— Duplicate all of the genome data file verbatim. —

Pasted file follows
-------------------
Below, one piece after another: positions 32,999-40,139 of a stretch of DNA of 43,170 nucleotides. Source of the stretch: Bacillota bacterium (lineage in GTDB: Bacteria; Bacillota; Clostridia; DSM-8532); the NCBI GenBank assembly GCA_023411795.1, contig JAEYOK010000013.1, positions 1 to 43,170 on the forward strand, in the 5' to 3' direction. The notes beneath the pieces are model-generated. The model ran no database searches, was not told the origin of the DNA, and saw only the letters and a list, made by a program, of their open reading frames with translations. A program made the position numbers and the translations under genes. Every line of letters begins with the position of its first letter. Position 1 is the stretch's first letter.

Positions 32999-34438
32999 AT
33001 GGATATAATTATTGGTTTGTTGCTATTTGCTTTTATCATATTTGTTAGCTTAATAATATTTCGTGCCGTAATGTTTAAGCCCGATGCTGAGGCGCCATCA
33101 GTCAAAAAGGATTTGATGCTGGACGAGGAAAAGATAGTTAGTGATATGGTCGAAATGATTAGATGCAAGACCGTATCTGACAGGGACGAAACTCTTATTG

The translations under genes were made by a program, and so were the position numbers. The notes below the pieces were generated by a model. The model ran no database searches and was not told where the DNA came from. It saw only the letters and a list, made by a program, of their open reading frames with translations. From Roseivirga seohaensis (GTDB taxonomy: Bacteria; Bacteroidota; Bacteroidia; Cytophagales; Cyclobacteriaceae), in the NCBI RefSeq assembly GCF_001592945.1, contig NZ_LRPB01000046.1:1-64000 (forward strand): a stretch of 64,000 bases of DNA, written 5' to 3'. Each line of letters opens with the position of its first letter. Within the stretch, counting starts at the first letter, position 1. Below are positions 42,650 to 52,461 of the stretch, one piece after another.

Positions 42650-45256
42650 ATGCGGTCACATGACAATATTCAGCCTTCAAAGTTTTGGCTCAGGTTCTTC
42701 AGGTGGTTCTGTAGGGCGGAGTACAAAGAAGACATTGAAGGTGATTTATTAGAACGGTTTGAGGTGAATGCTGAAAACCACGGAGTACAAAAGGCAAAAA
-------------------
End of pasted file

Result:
Below, one piece after another: positions 32,999-40,139 of a stretch of DNA of 43,170 nucleotides. Source of the stretch: Bacillota bacterium (lineage in GTDB: Bacteria; Bacillota; Clostridia; DSM-8532); the NCBI GenBank assembly GCA_023411795.1, contig JAEYOK010000013.1, positions 1 to 43,170 on the forward strand, in the 5' to 3' direction. The notes beneath the pieces are model-generated. The model ran no database searches, was not told the origin of the DNA, and saw only the letters and a list, made by a program, of their open reading frames with translations. A program made the position numbers and the translations under genes. Every line of letters begins with the position of its first letter. Position 1 is the stretch's first letter.

Positions 32999-34438
32999 AT
33001 GGATATAATTATTGGTTTGTTGCTATTTGCTTTTATCATATTTGTTAGCTTAATAATATTTCGTGCCGTAATGTTTAAGCCCGATGCTGAGGCGCCATCA
33101 GTCAAAAAGGATTTGATGCTGGACGAGGAAAAGATAGTTAGTGATATGGTCGAAATGATTAGATGCAAGACCGTATCTGACAGGGACGAAACTCTTATTG

The translations under genes were made by a program, and so were the position numbers. The notes below the pieces were generated by a model. The model ran no database searches and was not told where the DNA came from. It saw only the letters and a list, made by a program, of their open reading frames with translations. From Roseivirga seohaensis (GTDB taxonomy: Bacteria; Bacteroidota; Bacteroidia; Cytophagales; Cyclobacteriaceae), in the NCBI RefSeq assembly GCF_001592945.1, contig NZ_LRPB01000046.1:1-64000 (forward strand): a stretch of 64,000 bases of DNA, written 5' to 3'. Each line of letters opens with the position of its first letter. Within the stretch, counting starts at the first letter, position 1. Below are positions 42,650 to 52,461 of the stretch, one piece after another.

Positions 42650-45256
42650 ATGCGGTCACATGACAATATTCAGCCTTCAAAGTTTTGGCTCAGGTTCTTC
42701 AGGTGGTTCTGTAGGGCGGAGTACAAAGAAGACATTGAAGGTGATTTATTAGAACGGTTTGAGGTGAATGCTGAAAACCACGGAGTACAAAAGGCAAAAA